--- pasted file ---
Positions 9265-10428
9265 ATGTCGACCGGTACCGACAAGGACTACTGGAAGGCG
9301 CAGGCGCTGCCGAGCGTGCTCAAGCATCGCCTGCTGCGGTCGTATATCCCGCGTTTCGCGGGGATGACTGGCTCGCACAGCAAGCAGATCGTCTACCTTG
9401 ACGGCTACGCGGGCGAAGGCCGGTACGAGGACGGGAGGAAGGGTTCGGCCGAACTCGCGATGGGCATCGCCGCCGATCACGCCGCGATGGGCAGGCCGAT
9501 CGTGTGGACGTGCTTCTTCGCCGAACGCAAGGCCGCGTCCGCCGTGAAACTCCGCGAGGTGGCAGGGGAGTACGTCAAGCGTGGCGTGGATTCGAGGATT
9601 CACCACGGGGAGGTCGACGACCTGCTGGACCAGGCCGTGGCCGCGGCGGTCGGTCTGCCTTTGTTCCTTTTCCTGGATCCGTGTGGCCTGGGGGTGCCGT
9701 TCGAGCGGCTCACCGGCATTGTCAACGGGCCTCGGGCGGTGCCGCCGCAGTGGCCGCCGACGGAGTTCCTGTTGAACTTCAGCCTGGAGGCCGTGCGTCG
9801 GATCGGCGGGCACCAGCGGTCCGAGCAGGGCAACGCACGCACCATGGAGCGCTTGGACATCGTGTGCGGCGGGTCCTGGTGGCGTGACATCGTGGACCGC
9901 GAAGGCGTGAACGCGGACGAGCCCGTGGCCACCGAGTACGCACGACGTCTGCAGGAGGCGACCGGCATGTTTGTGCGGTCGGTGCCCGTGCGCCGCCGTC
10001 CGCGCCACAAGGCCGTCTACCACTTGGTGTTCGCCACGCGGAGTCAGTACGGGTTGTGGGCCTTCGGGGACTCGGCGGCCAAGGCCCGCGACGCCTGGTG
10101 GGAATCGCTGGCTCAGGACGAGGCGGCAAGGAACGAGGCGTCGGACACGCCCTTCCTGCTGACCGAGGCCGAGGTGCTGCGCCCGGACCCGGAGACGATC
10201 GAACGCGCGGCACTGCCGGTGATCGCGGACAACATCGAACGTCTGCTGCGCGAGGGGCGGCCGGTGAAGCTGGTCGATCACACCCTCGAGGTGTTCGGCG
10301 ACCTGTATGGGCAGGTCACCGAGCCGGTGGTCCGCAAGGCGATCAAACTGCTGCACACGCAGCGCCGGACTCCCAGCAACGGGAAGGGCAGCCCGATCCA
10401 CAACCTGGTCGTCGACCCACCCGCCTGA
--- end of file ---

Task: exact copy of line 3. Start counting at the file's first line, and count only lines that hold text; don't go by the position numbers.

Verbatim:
9301 CAGGCGCTGCCGAGCGTGCTCAAGCATCGCCTGCTGCGGTCGTATATCCCGCGTTTCGCGGGGATGACTGGCTCGCACAGCAAGCAGATCGTCTACCTTG